I may have been too ambitious in my reading project

So, we’re less than three months away from the end of the year, and I’m not even to a quarter of my reading goal. Oops.

I wish I could say I had a good reason I haven’t been reading — a family emergency, a fancy new job, I was kidnapped by circus performers and forced to learn the trapeze  — but sadly my excuses are far more mundane. I fell asleep three pages into a book. I didn’t like the book and instead of abandoning it for something better, I stalled for weeks while slogging through. I watched “Buffy the Vampire Slayer” for the 18th time on Netflix. (To be fair to myself, I also watched a lot of really great TV and film, and because I love both, I feel little guilt for the new shows I tried out. I do feel guilt for the old shows I watched to simply avoid doing something more challenging.)

I have also run into the struggle of wanting to read the books already on my shelves, some of which have sat unopened for years. As I’m slowly working through them, I’m discovering exactly WHY I left them unopened for years — I purchased them on a whim, or at a particular period of my life, and the subject matter no longer feels relevant.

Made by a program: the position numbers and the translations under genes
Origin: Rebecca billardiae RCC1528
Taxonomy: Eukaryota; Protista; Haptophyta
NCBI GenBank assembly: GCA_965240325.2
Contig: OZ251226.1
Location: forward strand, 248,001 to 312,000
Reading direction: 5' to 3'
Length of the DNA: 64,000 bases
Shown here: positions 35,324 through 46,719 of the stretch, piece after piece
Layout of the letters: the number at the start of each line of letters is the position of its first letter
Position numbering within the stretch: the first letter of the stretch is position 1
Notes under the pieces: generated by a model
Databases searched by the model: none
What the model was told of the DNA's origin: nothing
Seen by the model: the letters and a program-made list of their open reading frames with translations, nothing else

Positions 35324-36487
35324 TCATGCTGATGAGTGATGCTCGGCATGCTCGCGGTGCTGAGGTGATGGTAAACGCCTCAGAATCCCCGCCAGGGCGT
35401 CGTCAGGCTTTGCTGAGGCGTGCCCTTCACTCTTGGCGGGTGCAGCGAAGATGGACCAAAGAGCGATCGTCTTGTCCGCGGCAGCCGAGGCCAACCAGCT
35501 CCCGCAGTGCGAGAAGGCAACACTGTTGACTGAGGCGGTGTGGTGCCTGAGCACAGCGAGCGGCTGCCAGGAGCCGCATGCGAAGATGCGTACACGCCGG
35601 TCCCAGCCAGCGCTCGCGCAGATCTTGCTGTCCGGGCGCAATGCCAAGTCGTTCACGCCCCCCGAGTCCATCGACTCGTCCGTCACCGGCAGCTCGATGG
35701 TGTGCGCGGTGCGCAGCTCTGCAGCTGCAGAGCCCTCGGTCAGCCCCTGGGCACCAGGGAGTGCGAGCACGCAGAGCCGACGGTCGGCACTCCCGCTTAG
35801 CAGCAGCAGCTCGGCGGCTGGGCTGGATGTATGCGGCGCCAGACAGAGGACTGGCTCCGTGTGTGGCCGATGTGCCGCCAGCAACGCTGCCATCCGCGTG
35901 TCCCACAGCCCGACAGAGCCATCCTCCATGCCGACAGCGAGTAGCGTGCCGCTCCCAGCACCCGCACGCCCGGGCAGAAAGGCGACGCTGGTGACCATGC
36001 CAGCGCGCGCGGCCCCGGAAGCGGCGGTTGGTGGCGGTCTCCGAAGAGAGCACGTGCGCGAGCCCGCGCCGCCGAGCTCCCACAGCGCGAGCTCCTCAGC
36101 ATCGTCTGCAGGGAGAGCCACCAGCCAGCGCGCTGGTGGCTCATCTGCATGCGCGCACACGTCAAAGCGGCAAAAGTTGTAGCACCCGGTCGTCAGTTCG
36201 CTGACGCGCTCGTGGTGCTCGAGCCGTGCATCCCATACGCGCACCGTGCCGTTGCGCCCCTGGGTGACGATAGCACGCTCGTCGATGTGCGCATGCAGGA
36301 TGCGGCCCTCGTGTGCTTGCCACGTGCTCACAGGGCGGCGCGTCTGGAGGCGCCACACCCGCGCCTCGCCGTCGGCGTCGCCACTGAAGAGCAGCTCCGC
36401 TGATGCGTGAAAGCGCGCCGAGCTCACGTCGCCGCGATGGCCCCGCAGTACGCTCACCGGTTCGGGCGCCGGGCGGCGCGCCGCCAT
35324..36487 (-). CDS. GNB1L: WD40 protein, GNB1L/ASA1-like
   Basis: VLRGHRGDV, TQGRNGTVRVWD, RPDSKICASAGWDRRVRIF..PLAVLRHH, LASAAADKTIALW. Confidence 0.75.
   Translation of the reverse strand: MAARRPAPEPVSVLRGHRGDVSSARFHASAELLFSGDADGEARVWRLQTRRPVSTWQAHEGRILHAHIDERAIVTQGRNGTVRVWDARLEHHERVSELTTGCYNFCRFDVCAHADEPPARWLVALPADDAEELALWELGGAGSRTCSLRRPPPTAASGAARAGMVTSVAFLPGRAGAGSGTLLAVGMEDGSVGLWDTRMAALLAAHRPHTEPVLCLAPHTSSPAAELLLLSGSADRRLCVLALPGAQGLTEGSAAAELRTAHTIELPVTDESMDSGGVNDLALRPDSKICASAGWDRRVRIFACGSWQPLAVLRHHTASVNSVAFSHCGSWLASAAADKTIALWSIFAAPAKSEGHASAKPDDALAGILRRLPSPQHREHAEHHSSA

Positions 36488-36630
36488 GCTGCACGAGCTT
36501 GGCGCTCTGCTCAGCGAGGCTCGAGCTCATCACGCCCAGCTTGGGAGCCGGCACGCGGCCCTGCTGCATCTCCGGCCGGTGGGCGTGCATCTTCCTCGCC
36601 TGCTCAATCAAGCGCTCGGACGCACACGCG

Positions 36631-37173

Here’s where I stand:

  • 19 of 100 books read
  • 2 books in progress
  • 8 books written by women
  • 2 nonfiction books
  • 2 books written by nonwhite authors

The truth is, reading should be enjoyable. So any time it becomes a chore instead of a hobby, a trial instead of a treat, my reading rate slows drastically. (I may have been better off saying I was going to watch more on Netflix as my goal, which inevitably would have made my brain want to read more instead of watch TV.)

So here I am, woefully behind. The good news is there’s still time to fit more reading, and now that the temperatures are dropping again, I am feeling the urge to lose myself in literature more than I did this summer, when the only thing I really want to do is nap until it was boots and sweater weather again.

I still think I can reach 50, and I can certainly reach my “diversity” goals. It’s just a matter of priority — and page turning.

 

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